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I was surprised to notice that sending email from a local server account allows any user to send a message with:

From: whatever@whateverdomain

This is a security issue, because it allows identity spoofing.

When sending email from a local server account, email are put into the maildrop directory and Postfix daemon pickup sends the email.

Searching Postfix documentation (man pickup) doesn't show a dedicated check for this problem.

How can this be solved without disabling the pickup daemon, which is required for correct system function?

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  • Let me clarify the question: with the submission service you can prevent the problem with the restriction 'reject_sender_login_mismatch'. I'm just asking how to do the same thing when E-mail are sent from pickup. In that meaning, it is not a duplicate question.
    – user228896
    Mar 13, 2020 at 13:03

1 Answer 1

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Since Postfix 3.6 (Debian bullseye currently ships 3.5) you can use local_login_sender_maps to specify which envelope from a local login is allowed to specify. To quote the documentation's example:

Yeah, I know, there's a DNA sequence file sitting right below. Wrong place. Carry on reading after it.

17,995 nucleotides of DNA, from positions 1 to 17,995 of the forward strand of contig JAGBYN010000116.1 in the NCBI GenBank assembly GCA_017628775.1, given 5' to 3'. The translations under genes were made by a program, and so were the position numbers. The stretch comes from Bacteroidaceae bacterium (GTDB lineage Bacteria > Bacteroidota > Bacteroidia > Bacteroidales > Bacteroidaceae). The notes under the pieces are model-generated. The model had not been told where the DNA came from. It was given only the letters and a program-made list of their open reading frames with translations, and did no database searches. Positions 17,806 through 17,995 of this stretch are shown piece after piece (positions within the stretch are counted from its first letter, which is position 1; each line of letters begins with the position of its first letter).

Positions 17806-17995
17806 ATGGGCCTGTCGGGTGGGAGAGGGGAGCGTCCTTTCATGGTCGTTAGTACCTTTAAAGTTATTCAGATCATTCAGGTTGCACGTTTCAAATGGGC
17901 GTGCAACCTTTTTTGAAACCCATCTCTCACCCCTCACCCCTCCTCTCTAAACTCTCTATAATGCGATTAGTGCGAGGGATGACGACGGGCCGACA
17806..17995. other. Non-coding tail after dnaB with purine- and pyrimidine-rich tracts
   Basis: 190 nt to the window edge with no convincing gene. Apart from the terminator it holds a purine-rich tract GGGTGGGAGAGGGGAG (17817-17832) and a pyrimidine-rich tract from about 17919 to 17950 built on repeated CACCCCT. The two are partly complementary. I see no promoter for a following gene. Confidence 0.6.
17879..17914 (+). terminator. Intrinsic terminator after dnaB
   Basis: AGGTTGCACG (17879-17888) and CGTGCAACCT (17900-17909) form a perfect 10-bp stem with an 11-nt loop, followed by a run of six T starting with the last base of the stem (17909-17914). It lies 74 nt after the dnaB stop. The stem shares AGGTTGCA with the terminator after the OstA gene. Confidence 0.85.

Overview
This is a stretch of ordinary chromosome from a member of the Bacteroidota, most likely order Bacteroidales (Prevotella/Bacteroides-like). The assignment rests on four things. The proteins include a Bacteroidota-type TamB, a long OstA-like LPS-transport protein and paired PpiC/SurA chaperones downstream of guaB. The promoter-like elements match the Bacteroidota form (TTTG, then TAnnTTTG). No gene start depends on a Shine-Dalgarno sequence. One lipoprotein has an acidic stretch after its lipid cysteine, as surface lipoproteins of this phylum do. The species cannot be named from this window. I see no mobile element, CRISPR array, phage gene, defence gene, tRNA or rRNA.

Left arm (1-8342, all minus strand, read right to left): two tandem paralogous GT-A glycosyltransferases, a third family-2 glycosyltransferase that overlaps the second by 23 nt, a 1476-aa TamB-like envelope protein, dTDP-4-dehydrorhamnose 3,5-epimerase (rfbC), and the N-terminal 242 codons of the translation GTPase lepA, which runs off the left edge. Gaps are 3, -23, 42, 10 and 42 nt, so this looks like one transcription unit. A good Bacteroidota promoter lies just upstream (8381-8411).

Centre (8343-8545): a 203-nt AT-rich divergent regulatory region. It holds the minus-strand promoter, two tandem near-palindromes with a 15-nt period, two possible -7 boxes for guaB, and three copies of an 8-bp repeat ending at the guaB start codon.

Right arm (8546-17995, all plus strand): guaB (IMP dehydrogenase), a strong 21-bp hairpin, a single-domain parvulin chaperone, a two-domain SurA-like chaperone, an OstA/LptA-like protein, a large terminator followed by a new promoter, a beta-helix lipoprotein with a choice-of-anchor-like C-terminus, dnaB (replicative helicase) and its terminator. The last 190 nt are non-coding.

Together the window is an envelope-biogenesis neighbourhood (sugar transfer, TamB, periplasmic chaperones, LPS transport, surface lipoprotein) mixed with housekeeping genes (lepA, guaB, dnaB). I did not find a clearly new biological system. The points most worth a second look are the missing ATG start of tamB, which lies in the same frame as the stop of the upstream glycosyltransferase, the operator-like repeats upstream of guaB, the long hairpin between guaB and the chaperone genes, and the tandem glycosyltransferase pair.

/etc/postfix/main.cf:
    # Allow root and postfix full control, anyone else can only
    # send mail as themselves. Use "uid:" followed by the numerical
    # UID when the UID has no entry in the UNIX password file.
    local_login_sender_maps =
        inline:{ { root = *}, { postfix = * } },
        pcre:/etc/postfix/login_senders

/etc/postfix/login_senders:
   # Allow both the bare username and the user@domain forms.
    /(.+)/ $1 [email protected]/

Please note, that this only prevents Postfix from forwarding offending mails put into it's maildrop queue. Local users can still create their own outgoing SMTP connections, sending mail originating at your host (so passing SPF) without involving Postfix at all.

You might want to:

  • sign all your outgoing mail (and hope all possible recipients do not accept unsigned mail) with a key only accessible to Postfix and/or
  • use iptables to restrict non-postfix users from connecting to remote port 25 (and hope noone accepts mail on any other port).
    • Consider also restricting both submission ports in this way in case some remote also accepts incoming mail there. That will break anyone using a mail client trying to connect and authenticate to a remote relay from your host, but that seems like an unlikely use case anyways.

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